CommentariesCommentaries

Is political reform affluence

    Chairman of the Senate Faisal Al-Fayez, contacted me in response to my previous article on Al-Araby Al-Jadeed’s website, in which I referred, to a video clip in which he talks about political reform as affluence for the political elite in Amman, in his call, Al-Fayez confirmed that what he said did not fall within the counter-position of the committee’s outputs or the political reform project, Rather, by induction of the reality in the governorates and the real priorities of Jordanian youth, he sent me the full video of the discussion, confirming that the context of the discussion was not an objection or reservation to the outcomes of the Royal Committee.

      Although Al-Fayez’s speech was clear in favoring economic priorities, especially combating youth unemployment over political issues, however, his call and explanation are important in the context of not confusing what he says with the front that was formed against the outputs of the committee and feared the political reform project or doubted the seriousness of the state in that, In conclusion, the man was – according to the context of the conversation – describing reality and general youthful trends in it.

Returning to the question: Is political reform really affluence and demanded by only the political elites in Amman, and if the Jordanian youth in the governorates are not concerned with it or care about it, as far as they are concerned with the issue of unemployment, daily life, and insurance of the life basics?

The answer to that is complicated; On the one hand, it is true that the vast majority of young people are concerned with economic conditions, this is clearly demonstrated by the polls of the Center for Strategic Studies at the University of Jordan on an ongoing and definitive basis, it is a phenomenon not only in Jordan, and it is not related to the youth, as it is an Arab phenomenon, but rather a global one and it relates to the vast majority of people all over the world, who are concerned with managing their daily economic lives and service matters, not political.

However, on the other hand, there is a necessity for the state and the youth together in developing a political and partisan life capable of integrating a large proportion of young people into public work, for many reasons, including what is related to the worrying gap between the young generation and decision-making pivots, and the escalation of youth protest movements in the street during the previous years, away from the frameworks of general political action, Including that many economic problems are linked to societal, cultural and economic transformations, and all of these require the presence of youth leadership elites that participate in building economic options and policies, in legislative departments (the House of Representatives), the government, and even in local government concerned with improving services and investment conditions in the governorates.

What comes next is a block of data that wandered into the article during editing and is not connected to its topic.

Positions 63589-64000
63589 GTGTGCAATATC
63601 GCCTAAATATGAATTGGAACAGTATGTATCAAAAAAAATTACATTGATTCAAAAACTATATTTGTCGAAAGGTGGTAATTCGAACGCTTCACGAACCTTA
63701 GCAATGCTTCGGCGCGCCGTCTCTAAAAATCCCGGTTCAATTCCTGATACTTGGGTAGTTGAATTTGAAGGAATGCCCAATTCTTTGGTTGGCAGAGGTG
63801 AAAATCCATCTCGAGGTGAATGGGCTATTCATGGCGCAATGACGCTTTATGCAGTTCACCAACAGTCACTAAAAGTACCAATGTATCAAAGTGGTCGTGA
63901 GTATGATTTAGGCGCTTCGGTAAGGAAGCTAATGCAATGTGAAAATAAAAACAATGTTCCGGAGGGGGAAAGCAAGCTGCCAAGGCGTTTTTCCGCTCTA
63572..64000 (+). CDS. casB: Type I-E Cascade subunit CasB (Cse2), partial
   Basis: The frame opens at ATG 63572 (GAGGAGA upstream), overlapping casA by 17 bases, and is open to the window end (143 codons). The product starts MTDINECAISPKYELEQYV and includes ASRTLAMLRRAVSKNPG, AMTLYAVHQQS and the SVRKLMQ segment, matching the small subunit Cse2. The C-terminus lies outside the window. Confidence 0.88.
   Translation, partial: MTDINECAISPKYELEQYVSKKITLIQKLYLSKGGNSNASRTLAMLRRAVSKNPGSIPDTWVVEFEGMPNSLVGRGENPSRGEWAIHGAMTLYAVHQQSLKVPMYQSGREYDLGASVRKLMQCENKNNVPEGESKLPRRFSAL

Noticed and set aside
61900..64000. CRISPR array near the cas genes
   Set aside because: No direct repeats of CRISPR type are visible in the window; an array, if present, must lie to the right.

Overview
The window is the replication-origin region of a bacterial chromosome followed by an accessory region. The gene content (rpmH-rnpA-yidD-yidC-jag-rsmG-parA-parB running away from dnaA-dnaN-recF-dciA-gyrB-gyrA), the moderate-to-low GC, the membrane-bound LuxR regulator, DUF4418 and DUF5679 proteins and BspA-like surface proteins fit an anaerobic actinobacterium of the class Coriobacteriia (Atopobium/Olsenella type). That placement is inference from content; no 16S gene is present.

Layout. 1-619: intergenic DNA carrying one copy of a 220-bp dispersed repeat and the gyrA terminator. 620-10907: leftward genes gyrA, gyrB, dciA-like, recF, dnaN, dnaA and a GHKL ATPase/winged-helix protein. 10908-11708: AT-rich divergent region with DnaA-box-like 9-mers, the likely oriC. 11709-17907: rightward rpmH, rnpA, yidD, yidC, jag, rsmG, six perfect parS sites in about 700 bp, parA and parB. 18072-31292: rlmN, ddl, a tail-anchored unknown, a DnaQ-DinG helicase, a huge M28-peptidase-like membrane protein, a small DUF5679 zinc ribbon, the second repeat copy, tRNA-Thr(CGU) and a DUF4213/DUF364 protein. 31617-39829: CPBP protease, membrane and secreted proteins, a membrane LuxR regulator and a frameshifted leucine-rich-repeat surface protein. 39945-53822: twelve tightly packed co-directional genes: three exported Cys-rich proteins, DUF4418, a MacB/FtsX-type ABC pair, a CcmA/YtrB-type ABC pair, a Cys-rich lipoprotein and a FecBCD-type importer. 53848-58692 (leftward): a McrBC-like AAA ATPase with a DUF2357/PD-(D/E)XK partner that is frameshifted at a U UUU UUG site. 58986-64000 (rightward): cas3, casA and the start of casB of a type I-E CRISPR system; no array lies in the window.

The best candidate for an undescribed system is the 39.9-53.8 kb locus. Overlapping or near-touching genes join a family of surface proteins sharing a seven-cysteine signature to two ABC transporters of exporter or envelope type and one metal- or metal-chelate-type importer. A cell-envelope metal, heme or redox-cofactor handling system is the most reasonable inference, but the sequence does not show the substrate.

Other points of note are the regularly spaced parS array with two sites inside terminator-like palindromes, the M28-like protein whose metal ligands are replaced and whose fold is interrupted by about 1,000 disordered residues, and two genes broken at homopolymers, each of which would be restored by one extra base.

In addition to all this, the reluctance of a large percentage of public, political and partisan work is a negative phenomenon and not a positive one from one angle, and from another angle, this is related to the lack of feeling the usefulness of this work in terms of political change and improving living conditions, However, this – on the other hand – does not negate that there is a noticeable surge for the younger generation for political work and to stay away from feelings of frustration and marginalization, but they are waiting for the right opportunity and a safe political environment for that.

On top of this and above all points mentioned, it is necessary to point out here that tens of thousands of Jordanian youth have received training, within the activities of civil society, in the past years, on public and political work, and they have skills related to that, but the political field was not ready, therefore, they find the most appropriate option for them, either the street or abstaining from political activity, and when appropriate and effective opportunities become available to them, we will find that there is a good demand, which is also related to the ability of political parties to develop their capabilities, programs, and discourse to engage with this generation, and the decisive readiness of the state to move to this stage.

In summary, no one can deny the priority and importance of the economic issue, but the theory that prevailed for a long period that this priority contradicts the political priority is a catastrophic and dangerous theory, Because it neglects the role of young people, their ability and the possibility of their effective contribution to promoting the public debate, conveying their concerns and problems, and expressing their interests through legal frameworks and within state institutions and not outside them!

This article was published in the New Arab Newspaper

Back to top button
X